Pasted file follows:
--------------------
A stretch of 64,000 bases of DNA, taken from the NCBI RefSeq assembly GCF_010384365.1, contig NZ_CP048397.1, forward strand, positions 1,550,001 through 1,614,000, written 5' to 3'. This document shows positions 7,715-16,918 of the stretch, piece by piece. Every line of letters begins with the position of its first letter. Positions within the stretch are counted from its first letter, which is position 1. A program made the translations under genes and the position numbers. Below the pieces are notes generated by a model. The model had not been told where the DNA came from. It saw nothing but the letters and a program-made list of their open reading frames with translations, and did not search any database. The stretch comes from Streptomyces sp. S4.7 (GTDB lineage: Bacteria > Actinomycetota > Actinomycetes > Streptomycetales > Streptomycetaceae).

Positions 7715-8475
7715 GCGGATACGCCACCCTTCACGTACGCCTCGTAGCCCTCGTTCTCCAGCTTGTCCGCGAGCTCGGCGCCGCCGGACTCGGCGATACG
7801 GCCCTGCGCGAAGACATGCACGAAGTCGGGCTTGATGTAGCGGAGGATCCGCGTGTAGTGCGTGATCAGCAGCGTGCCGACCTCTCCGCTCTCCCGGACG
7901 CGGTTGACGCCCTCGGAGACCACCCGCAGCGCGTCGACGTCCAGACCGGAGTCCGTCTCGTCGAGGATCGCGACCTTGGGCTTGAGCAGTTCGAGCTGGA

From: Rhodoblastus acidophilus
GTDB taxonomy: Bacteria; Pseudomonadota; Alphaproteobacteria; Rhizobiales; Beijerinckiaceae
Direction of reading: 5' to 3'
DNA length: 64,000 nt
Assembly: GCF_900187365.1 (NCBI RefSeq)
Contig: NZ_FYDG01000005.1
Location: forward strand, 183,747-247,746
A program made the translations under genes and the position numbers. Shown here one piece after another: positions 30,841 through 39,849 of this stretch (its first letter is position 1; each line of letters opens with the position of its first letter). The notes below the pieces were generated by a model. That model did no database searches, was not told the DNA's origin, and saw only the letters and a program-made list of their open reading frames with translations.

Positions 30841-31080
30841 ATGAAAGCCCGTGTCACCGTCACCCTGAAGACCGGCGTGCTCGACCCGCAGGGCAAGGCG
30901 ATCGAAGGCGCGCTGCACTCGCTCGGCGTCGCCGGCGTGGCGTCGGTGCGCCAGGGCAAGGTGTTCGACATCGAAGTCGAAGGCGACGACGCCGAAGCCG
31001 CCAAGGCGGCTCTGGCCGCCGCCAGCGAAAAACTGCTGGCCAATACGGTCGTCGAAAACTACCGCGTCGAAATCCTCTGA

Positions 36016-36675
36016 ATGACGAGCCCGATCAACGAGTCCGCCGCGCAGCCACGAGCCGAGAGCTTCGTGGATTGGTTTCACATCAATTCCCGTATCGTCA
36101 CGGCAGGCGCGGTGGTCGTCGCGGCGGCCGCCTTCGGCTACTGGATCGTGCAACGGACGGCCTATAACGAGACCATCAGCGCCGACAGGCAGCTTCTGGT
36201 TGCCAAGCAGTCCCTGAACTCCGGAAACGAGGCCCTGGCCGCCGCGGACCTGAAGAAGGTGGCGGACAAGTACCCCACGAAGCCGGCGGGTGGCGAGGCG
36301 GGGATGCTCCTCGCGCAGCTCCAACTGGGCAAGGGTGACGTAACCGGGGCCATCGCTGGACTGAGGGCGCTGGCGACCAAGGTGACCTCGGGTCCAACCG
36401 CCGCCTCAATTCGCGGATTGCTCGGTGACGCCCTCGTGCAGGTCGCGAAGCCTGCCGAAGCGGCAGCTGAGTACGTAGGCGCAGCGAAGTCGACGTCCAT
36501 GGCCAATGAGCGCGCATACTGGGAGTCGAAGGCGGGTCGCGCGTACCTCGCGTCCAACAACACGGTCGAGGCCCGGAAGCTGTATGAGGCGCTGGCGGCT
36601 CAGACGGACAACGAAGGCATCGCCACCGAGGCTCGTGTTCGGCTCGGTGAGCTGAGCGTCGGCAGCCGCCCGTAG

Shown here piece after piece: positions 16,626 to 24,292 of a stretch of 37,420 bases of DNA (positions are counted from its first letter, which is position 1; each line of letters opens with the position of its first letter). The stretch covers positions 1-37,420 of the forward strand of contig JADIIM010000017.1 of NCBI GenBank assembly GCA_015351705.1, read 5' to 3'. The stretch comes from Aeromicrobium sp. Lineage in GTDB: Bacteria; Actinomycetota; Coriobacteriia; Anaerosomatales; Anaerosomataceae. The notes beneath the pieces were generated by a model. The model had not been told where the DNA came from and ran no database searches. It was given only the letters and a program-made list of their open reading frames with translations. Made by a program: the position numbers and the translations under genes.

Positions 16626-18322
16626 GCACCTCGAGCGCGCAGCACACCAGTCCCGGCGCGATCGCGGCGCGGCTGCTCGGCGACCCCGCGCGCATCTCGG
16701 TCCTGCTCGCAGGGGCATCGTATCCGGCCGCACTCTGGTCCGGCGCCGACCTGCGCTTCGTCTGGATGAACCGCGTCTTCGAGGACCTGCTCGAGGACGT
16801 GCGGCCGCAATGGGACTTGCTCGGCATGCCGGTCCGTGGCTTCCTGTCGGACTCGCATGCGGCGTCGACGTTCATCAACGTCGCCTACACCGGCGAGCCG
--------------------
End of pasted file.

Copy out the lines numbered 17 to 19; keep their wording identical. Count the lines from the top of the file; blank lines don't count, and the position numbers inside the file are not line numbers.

31001 CCAAGGCGGCTCTGGCCGCCGCCAGCGAAAAACTGCTGGCCAATACGGTCGTCGAAAACTACCGCGTCGAAATCCTCTGA

Positions 36016-36675
36016 ATGACGAGCCCGATCAACGAGTCCGCCGCGCAGCCACGAGCCGAGAGCTTCGTGGATTGGTTTCACATCAATTCCCGTATCGTCA